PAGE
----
TUESDAY, Aug. 14 (HealthDay News) -- Babies and toddlers fed a healthy diet may have slightly higher IQs by the time they are 8 years old than children fed less healthy foods at a young age, according to a new study.
Researchers from the University of Adelaide, in Australia, found an early diet rich in junk foods could cost children up to two IQ points.
"Diet supplies the nutrients needed for the development of brain tissues in the first two years of life, and the aim of this study was to look at what impact diet would have on children's IQs," said the study's leader, Lisa Smithers, a public health researcher at the University of Adelaide, in a university news release.
"While the differences in IQ are not huge, this study provides some of the strongest evidence to date that dietary patterns from six to 24 months have a small but significant effect on IQ at eight years of age," said Smithers. "It is important that we consider the longer-term impact of the foods we feed our children."
For the study, recently published online in the European Journal of Epidemiology, the researchers looked at the dietary habits of more than 7,000 children. The children's diets were assessed when they were 6 months, 15 months and 2 years old. The analysis included the home-cooked foods they ate along with ready-made baby foods, breast-feeding and junk foods.
"We found that children who were breast-fed at 6 months and had a healthy diet regularly including foods such as legumes, cheese, fruit and vegetables at 15 and 24 months, had an IQ up to two points higher by age 8," Smithers noted. "Those children who had a diet regularly involving biscuits, chocolate, sweets, soft drinks and chips in the first two years of life had IQs up to two points lower by age 8.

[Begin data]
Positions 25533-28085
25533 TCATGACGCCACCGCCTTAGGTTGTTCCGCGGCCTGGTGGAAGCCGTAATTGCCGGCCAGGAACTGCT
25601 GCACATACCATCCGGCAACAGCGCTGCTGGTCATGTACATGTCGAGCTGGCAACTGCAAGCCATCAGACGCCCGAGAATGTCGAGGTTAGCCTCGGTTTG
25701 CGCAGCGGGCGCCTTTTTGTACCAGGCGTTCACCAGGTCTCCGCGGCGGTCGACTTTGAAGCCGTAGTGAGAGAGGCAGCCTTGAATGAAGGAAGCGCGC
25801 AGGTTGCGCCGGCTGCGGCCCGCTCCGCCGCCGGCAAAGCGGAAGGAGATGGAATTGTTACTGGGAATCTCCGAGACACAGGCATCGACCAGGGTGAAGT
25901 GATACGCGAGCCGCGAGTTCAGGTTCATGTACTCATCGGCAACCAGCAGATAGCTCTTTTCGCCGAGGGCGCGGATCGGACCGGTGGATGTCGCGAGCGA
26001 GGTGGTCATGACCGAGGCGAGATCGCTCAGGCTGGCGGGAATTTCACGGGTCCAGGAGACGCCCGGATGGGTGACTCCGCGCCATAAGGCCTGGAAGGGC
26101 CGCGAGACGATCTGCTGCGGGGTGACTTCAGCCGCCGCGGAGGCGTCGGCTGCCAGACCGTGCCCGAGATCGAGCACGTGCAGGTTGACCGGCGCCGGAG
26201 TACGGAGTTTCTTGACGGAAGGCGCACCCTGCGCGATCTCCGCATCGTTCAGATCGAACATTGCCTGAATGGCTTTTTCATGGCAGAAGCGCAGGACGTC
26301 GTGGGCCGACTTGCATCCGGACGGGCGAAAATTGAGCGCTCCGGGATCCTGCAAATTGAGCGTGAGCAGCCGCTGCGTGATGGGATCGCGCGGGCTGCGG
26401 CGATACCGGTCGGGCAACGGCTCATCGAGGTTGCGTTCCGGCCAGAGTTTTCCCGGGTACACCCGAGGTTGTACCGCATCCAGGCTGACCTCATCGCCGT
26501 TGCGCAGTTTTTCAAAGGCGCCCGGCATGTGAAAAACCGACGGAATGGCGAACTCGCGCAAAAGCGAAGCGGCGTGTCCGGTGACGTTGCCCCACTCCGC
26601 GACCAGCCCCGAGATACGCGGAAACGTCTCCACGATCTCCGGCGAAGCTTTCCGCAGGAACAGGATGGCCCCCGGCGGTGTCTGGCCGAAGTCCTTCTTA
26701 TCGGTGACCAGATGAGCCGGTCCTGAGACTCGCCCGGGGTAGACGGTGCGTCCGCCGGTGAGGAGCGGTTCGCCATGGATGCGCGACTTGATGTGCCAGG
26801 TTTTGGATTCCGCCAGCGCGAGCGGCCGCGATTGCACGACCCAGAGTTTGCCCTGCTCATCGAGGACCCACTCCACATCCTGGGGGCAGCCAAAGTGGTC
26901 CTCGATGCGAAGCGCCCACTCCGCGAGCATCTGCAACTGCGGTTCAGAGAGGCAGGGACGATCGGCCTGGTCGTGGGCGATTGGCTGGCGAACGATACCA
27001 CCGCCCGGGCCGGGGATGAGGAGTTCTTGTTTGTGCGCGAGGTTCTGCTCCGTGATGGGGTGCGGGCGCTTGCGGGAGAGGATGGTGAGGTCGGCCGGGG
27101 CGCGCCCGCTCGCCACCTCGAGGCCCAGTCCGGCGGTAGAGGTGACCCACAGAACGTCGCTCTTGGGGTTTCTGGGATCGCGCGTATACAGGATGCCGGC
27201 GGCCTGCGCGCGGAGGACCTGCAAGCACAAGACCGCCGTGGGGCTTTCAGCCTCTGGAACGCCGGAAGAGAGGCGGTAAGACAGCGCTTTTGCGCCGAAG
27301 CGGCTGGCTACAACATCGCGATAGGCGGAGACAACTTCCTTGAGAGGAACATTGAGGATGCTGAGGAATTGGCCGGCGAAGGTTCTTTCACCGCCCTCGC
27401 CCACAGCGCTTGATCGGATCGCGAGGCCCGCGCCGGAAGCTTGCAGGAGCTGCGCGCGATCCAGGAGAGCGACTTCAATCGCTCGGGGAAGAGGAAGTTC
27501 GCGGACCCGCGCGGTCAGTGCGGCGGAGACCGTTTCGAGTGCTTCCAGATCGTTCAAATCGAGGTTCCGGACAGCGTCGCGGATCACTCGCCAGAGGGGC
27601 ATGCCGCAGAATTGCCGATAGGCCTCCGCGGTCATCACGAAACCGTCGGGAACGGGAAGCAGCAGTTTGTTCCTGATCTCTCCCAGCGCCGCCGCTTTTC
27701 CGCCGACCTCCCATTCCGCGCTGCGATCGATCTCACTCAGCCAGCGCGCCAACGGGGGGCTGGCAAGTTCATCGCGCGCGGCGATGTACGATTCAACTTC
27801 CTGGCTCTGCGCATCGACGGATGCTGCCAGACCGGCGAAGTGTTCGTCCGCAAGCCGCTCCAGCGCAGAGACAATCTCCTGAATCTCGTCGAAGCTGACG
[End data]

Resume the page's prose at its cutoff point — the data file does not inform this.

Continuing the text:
The researchers pointed out that pre-packed baby foods had some negative impact on the children's IQ when given at 6 months of age, but this ready-made food had some benefits on IQ when given to the children when they were 2 years old.
The study concluded healthy foods are critical for children during their formative years.
However, while the study found an association between healthy eating and higher IQ, it did not show a cause-and-effect relationship. Other factors may have influenced the IQ scores as well.
The U.S. National Institutes of Health provides more information on child nutrition.
-- Mary Elizabeth Dallas
SOURCE: University of Adelaide, news release, Aug. 7, 2012
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